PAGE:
12. ma facon

    ma facon

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    Do you have insurance through the business ? :chef:
     
  13. ma facon

    ma facon

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    Maybe you just need a cook who lives at home with his / her parents , Maybe 2 part timers . Explore more options , local schools ? Retiree's etc... Asking someone for 52 hrs. a week is more in line with a mgt. position. One Chefs Opinion. :chef:
     
  14. kuan

    kuan Moderator Staff Member

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    So how many people do you really need? Seriously, if you're doing 60 covers a night you don't need more than 1.5 guys. How much hands on involvement do you have with the kitchen right now?
     
  15. alexr

    alexr

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    Good point! Maybe I could deal with some part time people instead.
     
  16. t.haws

    t.haws

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    I would find out what the average local wage is for cooks, and then offer a little more. Part-timers to begin with, the better one will rise up. I'v found Hispanic cooks fill this opportunity perfectly. Be creative.
     
  17. kuan

    kuan Moderator Staff Member

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    It may be that Hispanic cooks are different and possibly a good match for your organization, but I wouldn't discriminate. Let's just stop right there.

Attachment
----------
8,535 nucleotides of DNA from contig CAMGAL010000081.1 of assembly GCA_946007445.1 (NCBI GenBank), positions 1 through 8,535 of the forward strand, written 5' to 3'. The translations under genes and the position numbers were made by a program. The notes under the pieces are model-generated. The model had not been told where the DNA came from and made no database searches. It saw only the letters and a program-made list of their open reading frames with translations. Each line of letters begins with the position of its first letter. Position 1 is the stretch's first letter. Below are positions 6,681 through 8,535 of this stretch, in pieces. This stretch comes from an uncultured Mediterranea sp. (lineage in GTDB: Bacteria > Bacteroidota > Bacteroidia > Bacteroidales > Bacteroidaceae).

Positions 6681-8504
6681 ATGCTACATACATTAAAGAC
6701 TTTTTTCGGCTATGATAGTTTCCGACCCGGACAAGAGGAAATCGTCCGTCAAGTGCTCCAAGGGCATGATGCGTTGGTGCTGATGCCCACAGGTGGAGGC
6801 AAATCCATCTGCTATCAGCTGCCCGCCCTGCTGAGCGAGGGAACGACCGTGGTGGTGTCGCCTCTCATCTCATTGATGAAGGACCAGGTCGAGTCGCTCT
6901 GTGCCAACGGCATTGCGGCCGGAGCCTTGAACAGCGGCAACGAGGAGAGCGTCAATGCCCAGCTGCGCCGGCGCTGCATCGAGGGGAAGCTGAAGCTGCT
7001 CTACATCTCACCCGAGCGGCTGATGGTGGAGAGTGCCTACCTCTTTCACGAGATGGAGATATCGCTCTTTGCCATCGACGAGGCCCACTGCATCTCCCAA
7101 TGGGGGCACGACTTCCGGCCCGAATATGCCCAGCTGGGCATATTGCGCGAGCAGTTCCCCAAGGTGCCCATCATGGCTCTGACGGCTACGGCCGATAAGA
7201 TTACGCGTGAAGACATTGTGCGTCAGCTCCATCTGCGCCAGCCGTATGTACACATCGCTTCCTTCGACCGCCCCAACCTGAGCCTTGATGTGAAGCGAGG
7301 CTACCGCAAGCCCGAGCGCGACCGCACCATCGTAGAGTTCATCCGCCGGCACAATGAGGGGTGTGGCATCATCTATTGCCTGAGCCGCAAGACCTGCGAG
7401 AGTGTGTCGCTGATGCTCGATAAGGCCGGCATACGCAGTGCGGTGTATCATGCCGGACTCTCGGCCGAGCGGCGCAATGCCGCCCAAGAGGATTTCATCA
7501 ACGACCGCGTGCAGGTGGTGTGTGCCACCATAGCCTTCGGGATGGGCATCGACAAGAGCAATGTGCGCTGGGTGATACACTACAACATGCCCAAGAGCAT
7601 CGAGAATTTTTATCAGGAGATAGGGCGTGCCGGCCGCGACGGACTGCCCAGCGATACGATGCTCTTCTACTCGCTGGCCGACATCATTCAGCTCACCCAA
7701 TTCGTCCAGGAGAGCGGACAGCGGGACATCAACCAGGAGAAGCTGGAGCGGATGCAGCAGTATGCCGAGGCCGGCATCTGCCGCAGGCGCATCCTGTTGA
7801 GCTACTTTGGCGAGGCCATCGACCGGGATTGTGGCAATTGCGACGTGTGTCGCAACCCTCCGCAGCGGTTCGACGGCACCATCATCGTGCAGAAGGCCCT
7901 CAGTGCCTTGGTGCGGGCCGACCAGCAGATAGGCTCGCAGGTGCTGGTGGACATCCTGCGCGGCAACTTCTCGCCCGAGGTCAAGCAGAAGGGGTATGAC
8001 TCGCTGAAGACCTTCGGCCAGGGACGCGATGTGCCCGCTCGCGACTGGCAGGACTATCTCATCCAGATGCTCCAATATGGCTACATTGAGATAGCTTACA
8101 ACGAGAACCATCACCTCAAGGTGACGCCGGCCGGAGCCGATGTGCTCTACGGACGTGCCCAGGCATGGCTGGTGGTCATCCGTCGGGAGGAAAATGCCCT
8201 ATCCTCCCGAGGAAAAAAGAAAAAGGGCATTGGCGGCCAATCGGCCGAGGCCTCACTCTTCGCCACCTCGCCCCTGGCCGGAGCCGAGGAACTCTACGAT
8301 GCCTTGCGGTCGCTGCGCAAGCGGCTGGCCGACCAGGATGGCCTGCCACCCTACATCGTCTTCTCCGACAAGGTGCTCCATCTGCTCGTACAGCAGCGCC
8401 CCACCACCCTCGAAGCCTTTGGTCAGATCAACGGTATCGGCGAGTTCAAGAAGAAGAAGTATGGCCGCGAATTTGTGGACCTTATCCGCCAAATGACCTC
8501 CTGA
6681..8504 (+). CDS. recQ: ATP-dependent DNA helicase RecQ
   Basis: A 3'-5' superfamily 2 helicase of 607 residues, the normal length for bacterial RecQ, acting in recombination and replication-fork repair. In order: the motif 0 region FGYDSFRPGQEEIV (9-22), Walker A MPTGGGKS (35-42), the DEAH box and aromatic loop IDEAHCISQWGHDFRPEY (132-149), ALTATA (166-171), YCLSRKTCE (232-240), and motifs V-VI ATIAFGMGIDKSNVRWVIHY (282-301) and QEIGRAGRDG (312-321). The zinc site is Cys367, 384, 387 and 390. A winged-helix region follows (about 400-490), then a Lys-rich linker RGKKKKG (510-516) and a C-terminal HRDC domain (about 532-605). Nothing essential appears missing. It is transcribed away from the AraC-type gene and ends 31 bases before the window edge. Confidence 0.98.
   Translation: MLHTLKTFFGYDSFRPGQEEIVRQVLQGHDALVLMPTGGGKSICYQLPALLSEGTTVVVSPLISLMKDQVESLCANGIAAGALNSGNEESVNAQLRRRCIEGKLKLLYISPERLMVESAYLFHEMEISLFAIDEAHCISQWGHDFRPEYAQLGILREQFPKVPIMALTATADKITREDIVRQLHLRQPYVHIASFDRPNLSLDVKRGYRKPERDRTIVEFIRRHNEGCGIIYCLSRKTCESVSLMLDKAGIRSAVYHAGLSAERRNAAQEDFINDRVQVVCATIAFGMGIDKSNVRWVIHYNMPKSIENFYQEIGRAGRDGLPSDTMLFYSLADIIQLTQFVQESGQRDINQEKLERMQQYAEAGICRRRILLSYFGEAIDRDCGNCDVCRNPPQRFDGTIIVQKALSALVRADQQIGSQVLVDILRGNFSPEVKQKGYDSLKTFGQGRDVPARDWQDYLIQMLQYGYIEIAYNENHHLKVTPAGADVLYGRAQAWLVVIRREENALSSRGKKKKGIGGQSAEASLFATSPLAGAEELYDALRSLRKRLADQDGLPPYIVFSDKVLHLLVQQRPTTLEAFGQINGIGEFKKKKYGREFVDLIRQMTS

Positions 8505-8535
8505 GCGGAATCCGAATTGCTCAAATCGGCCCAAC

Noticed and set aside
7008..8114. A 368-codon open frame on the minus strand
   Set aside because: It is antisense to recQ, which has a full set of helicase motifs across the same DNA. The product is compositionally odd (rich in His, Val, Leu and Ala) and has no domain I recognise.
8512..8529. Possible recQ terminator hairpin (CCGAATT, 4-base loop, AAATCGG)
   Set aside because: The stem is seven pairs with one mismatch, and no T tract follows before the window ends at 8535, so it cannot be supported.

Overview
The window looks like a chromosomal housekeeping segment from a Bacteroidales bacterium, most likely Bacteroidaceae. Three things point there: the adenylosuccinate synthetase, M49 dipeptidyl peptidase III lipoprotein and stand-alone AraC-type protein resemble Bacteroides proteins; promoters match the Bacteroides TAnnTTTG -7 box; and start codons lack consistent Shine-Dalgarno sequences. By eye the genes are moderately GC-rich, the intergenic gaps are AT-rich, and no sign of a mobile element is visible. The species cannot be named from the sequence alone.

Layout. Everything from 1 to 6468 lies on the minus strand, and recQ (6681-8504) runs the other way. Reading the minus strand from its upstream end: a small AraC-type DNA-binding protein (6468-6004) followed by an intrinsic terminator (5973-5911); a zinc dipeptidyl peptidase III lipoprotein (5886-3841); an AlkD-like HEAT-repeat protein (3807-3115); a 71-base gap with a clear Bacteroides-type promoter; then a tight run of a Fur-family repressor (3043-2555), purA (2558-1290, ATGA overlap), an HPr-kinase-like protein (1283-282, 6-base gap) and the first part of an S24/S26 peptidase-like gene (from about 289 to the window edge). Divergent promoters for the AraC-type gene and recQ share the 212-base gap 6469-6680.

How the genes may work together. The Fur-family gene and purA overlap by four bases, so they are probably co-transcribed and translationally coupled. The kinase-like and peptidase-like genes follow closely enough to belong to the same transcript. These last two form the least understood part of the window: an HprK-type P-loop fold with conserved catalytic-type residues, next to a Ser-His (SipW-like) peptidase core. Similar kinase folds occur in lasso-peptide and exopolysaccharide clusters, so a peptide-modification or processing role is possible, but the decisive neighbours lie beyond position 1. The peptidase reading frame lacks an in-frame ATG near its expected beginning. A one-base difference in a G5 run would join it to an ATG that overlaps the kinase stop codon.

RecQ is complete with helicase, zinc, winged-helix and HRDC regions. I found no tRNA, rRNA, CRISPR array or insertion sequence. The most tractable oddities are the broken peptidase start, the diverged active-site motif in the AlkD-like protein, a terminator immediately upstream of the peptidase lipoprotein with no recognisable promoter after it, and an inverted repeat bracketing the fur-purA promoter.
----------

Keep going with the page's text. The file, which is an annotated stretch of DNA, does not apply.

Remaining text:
18. ma facon

    ma facon

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    AGREED !!! :chef:
     
  19. t.haws

    t.haws

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    This wasn't said as a discriminatory , or disparaging remark towards any group. I have over 15 years in the restaurant and hotel industry, and mostly what I've experienced is that kids comming out of culinary school have this delusion that they are entitled to middle and upper tier salaries, don't want to start at the bottom(just read some of the other related threads here), feel the need to "express their creativity". Everyone wants to start out a F&W top 10 chef. But the REALITY(again, REALITY) is that all kitchens operate on a tight budget, and line pay has ceilings. This is known as business, and those that don't follow , fail. In most major cities, Hispanics are the backbone of the foodservice industry, this is fact. Why? because thgey walk in without the preconcieved ego and demands, and are willing to work and appreciate the opportunities given to them. Think about it, how many kids graduate from all of the culinary programs across the country each year? If you survey a random selection of resaurants,high end to low end, you'll find a a low percentage of them working there. The resaurant industry is not huggy feel good like on tv or in the magazines, itsa business, with tight profit margins. Wake up.
     
  20. kuan

    kuan Moderator Staff Member

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    OK. We're done with this.